# Trailing Zeros in Factorial | InterviewBit | LeetCode | Solution Explained

I explain the solution to the problem Trailing Zeros in Factorial using simple observations and logic. Problem Link.

## 0. Trailing Zeros in Factorial: Problem Discussion

### 0.0. IO Format

- input:
- an integer, n

- output:
- an integer, which is the number of zeros in n!

- constraints:
- 1 <= n <= 10
^{4}

- 1 <= n <= 10

### 0.1. Examples

- n = 2 -> 2! = 4 -> 0 trailing zeros
- n = 5 -> 5! = 120 -> 1 trailing zero
- and so on.

## 1. Trailing Zeros in Factorial: First Thoughts

The first instinct is to do as the question says. We know how to calculate factorial of a number in O(N) time and space each, so this solution shouldn’t be too hard?

There is one issue though. When it comes to factorials, the number grows fast. Even faster than exponentials – which is saying something. This means that by the time we reach 10^{4}, we would have too many zeros. Yes, even for python3.

This means that we need to find an approach that does not calculate factorials, but just the number of zeros in a factorial.

## 2. Trailing Zeros in Factorial: Observations & Logic

### 2.0. Intuitions

The first thing to notice is that 10! does not have 1 zero for one 10 that is obviously present.

10! is 10.9.8….5….2.1.

Notice something? There’s a 5 and 2 also present, making the answer for 10 2, since we have one zero for 10 and the other for 5*2. The question itself hints at this with the 5! example, giving us 1 as the answer.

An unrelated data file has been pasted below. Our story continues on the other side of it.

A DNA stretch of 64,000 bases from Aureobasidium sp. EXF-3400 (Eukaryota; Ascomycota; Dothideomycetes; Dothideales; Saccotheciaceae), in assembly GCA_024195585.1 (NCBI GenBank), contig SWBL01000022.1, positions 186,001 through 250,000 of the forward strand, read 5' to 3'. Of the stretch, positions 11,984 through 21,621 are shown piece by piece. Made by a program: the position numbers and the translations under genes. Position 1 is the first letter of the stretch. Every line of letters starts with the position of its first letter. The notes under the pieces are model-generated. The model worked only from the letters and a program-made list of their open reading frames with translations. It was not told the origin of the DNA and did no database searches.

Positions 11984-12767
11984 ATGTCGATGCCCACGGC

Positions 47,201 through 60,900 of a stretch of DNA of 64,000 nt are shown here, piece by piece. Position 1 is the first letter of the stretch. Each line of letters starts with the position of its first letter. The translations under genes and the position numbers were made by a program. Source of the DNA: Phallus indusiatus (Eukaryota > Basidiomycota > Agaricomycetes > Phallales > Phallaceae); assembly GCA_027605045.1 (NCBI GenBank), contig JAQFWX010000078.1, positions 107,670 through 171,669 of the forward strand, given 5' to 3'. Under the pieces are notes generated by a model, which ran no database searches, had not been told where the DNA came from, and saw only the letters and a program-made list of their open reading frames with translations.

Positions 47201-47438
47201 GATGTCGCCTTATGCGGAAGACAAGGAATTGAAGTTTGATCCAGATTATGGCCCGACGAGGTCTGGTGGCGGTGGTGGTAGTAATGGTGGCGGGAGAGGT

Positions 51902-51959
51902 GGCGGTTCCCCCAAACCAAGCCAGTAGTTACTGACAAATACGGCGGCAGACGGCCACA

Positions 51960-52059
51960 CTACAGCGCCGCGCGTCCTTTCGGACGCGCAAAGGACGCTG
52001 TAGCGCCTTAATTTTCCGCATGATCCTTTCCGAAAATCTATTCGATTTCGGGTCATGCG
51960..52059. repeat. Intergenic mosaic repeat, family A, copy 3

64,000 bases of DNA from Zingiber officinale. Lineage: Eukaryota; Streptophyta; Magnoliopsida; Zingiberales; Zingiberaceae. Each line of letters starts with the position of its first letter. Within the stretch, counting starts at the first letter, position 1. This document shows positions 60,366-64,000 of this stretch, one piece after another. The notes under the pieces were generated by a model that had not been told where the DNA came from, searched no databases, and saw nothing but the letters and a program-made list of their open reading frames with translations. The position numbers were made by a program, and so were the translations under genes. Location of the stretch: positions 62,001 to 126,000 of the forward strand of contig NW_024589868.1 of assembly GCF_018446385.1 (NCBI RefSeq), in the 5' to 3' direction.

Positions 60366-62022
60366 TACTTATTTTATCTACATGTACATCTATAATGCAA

### 2.1. 5s and 2s

Now that we know we can form zeros with 5s and 2s, the next question is how many 5s and 2s can we get, apart from 10s?

In 20!, we have 10 and 20, but also 2,4,6,8,12,14,16,18 (we can extract at least one two from each) and then 5,15 (we can extract at least 1 five from each).

One thing that is very evident is that the number of 5s we can extract is much lower than the number of 2s that we can extract. In other words, 5 forms a bottleneck, so we can just count the number of multiples of 5s to get the answer!

Note how 20/5 = 4, which also happens to be the actual answer for n = 20!

### 2.2. Hidden in Plain Sight

It may seem tempting to assume `n // 5`

is the final answer. However, we haven’t really considered the cases where there can be multiple 5s hidden inside the number. Take for example, n = 30.

Online calculator can show that the number of 0s in 30 is 7. However, our logic will print 30/5 = 6. Where in the world did the extra 1 come from?

The big point is that there is a number, 25, in the 30! numbers list that contributes 2 to the final result – it has 2 multiples of 5 hidden inside of it.

This means that we:

- only care about multiples of 5
- of those multiples, we see how many 5s we can extract

And this brings us to the implementation.

## 3. Trailing Zeros in Factorial: Optimized Implementation

### 3.0. Code

int Solution::trailingZeroes(int A) { int count = 0; for (int i = 0; i < A+1; i += 5) { int x = i; while ((x % 5 == 0) && (x > 0)) { x /= 5; count++; } } return count; }

class Solution: def trailingZeroes(self, A): count = 0 for i in range(0, A+1, 5): while i % 5 == 0 and i: i //= 5 count += 1 return count

### 3.1. Complexity Analysis

- Time:
`O(N)`

, to iterate over all the N values from 1 to 10^4. Note that O(N/5) = O(N) - Space:
`O(1)`

, since we do not store anything more than some counters.

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